surveillance programs employing innovative approaches to STD 
surveillance.
    This project collects data using two surveillance strategies; (1) 
enhanced surveillance in participating STD and Family planning/
reproductive health clinics and (2) enhanced gonorrhea surveillance on 
a random sample of persons diagnosed with gonorrhea in participating 
jurisdictions of these 10 local and state health departments.
    For the clinic-based surveillance, participating sites have 
developed common protocols stipulating which data elements would be 
collected, including demographic, clinical, risk and sexual behaviors. 
The specified data elements are abstracted from existing electronic 
medical records for (1) all patient visits to participating STD clinics 
and (2) for all female patient visits aged 15-44 years of age to 
participating family planning/reproductive health clinics. Data are de-
identified and recoded by health departments and then are transmitted 
to CDC through secure file transport mechanisms on an every two month 
basis. Each eSSuN site will spend 16 hours to transmit the data to CDC 
every two months. At CDC, data will be aggregated with data from all 
participating sites in a common language and formatted for analysis.
    For the population-based surveillance, a random sample of 
individuals reported with gonorrhea residing within participating 
jurisdictions are interviewed using locally designed interview 
templates.
    Enhanced data collection includes detailed information on 
demographic characteristics, behavioral risk factors and clinical 
history of persons with gonorrhea. Each of the 10 sites will interview 
a minimum of 250 persons or 2.5% of total morbidity if annual GC cases 
exceed 10,000 cases and each interview is expected to take about 10 
minutes per person. Data for the population-based component will be 
collected through telephone-administered or in-person interviews 
conducted by trained interviewers in the 10 eSSuN sites.
    The survey results will be entered into the existing information 
systems at each health department and sent to CDC through secure file 
transport mechanisms on an every two month basis.
    This information is being collected to (1) enhance and improve STD 
surveillance data, (2) inform a more comprehensive understanding of 
tends and determinants of STDs of interest, (3) monitor public health 
program impact and (4) provide a more robust evidence base for 
directing public health action in the US.
    Participation is voluntary. There is no cost to the respondents 
other than their time.

                                          Estimate of Annualized Burden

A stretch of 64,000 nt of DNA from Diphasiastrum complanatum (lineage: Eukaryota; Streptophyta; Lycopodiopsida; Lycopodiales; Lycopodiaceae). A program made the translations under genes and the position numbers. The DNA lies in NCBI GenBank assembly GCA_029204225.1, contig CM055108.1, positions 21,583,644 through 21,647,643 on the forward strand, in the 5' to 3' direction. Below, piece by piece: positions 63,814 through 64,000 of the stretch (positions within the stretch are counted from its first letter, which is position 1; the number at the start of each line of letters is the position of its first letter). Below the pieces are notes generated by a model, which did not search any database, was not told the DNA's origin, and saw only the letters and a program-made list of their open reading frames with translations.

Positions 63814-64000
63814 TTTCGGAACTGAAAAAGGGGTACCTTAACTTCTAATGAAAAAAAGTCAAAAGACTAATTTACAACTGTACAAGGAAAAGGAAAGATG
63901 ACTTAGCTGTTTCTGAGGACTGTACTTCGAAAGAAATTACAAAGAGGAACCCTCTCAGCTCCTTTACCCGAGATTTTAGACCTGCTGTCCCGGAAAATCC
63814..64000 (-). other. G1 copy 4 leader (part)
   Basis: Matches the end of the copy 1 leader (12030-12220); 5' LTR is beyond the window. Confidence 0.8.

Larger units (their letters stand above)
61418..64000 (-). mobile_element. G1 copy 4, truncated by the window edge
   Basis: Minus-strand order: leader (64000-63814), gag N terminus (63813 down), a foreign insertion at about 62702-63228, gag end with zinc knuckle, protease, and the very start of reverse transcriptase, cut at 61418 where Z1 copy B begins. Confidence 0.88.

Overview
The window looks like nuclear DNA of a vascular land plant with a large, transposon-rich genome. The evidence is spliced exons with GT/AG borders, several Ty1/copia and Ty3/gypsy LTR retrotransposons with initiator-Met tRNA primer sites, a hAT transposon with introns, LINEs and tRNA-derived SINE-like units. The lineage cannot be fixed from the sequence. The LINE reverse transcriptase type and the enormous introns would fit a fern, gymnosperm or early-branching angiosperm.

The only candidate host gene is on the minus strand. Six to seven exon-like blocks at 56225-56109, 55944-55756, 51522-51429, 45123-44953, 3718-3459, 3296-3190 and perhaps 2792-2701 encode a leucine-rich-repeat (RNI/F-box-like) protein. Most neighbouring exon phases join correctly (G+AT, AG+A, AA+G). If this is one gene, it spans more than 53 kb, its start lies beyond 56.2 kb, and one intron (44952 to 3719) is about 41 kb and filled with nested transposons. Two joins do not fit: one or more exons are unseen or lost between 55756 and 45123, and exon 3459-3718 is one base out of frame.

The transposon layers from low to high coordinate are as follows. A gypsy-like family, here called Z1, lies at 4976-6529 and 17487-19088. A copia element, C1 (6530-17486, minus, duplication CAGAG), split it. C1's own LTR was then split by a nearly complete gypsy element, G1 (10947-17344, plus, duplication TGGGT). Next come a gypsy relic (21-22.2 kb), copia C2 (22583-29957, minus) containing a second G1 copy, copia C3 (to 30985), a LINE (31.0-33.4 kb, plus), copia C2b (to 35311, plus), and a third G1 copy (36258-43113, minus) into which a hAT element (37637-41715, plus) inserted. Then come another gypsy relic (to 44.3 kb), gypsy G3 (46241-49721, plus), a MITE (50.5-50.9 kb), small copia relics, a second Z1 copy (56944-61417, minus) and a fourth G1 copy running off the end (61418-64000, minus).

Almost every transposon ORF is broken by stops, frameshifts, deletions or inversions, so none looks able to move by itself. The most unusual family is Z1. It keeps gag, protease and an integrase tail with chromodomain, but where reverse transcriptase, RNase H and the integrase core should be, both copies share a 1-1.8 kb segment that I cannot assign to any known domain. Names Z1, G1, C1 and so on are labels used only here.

----------------------------------------------------------------------------------------------------------------
                                                                                      Average
                                                     Number of       Number of      burden per     Total burden
      Type of respondent            Form name       respondents    responses per     response          hours
                                                                    respondent        (hours)
----------------------------------------------------------------------------------------------------------------
Data manager at clinic          Record                        33               6               3             594
 (Electronic transmittal of      Abstraction.
 clinical variables in clinic
 databases).
Data manager at each of the 10  Record                        10              12              16            1920
 local/state health department.  Abstraction.
Gonorrhea cases sampled.......  Telephone/in-              3,225               1           10/60             538
                                 person
                                 interview.
                                                 ---------------------------------------------------------------
    Total.....................  ................  ..............  ..............  ..............           3,050
----------------------------------------------------------------------------------------------------------------



[[Page 46827]]

LeRoy Richardson,
Chief, Information Collection Review Office, Office of Scientific 
Integrity, Office of the Associate Director for Science, Office of the 
Director, Centers for Disease Control and Prevention.
[FR Doc. 2014-18845 Filed 8-8-14; 8:45 am]
BILLING CODE 4163-18-P